Conversely, other investors have historically been adept at buying the drawdown in CTA performance to maintain their weightings. “Some investors are tested by drawdowns, but we also seek to educate them on the potential long-term benefits for portfolios. Some more seasoned and long-term investors have often been more confident about tactically adjusting their CTA allocations, and take profits after a strong run,” says Doody.

We are patient in getting to know managers, understanding the strategies, and how they work together to give the investor the solution.

Mick Swift, Chief Executive Officer

As a CTA expert and a fully-fledged investment house, Abbey has deep and longstanding relationships with CTA and macro managers. It currently allocates to 21 managers globally, drawn from a universe of 400 managed futures and macro managers that are monitored. Abbey scours the globe for managers who are based not only in major financial centres such as London, New York or Chicago, but also in US states such as Missouri, Massachusetts, Colorado, Connecticut and California. 

Managers are selected using both quantitative and qualitative analysis, and on-site due diligence is also essential. Abbey Capital’s investment committee is led by founder and CIO, Tony Gannon, who has been in the managed futures industry since the 1980s, as has Swift. Allocations are made through fully segregated managed accounts offering total transparency and control, rather than comingled fund vehicles that most of Abbey’s external managers run. 

Abbey has forged long-term relationships with its managers. “Turnover of managers has always been very low and we have been invested with some of them from the very start 23 years ago. We are patient in getting to know managers, understanding the strategies, and how they work together to give the investor the solution. On average, one manager per year is added or deleted in response to the changing market climate across our funds,” says Swift.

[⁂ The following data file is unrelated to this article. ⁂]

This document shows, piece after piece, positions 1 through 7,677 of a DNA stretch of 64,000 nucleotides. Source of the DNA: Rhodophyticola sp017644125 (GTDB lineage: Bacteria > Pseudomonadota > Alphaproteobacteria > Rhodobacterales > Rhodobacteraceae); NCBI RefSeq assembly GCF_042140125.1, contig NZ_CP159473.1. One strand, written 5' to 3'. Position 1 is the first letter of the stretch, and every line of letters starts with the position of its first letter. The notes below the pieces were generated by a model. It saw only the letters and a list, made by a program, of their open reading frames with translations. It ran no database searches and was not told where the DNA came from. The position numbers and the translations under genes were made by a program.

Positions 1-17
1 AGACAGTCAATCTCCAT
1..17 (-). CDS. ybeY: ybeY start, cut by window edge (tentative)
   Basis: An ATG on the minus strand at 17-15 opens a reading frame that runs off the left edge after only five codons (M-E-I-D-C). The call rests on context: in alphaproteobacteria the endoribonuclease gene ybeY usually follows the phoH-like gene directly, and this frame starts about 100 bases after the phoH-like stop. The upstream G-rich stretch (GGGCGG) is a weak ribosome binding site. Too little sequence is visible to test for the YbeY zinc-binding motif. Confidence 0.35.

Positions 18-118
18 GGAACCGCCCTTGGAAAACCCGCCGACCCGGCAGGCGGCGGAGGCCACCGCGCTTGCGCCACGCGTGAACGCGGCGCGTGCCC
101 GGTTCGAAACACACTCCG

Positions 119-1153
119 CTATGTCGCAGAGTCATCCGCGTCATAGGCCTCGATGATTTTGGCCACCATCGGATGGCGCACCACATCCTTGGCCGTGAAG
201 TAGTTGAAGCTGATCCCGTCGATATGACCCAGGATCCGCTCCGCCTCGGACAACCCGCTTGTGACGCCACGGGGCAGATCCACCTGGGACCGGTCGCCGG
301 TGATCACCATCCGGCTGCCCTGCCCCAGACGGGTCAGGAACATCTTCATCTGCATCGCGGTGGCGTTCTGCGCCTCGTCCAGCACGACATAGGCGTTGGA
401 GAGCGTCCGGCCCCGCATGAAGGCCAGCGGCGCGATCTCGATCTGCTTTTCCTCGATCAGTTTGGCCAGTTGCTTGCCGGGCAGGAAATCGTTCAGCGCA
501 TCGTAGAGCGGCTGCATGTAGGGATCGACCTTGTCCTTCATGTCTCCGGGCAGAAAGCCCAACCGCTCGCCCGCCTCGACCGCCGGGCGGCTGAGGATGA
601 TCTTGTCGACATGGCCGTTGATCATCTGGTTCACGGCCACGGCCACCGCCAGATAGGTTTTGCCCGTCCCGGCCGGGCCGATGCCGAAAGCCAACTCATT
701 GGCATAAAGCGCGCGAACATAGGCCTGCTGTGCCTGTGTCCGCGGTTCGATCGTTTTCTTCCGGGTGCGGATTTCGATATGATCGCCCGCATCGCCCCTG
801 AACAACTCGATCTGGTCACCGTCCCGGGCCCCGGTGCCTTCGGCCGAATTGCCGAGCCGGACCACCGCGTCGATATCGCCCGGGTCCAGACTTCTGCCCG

Trend following CTAS are the dominant strategy, based on providing diversification benefits relative to conventional asset classes and other hedge fund strategies. “We have high conviction in them over time. Though there is high correlation between trend following managers, there is also a high dispersion of returns, which has continued and expanded in recent years,” says Swift. This dispersion potentially places a premium on accessing an appropriate mix of managers.


Abbey Capital is regulated as an AIF manager and is an allocator running multi-manager CTA strategies, managing assets of circa USD 6.8 billion (August 2023) which make it one of the world’s largest managed futures multi-managers.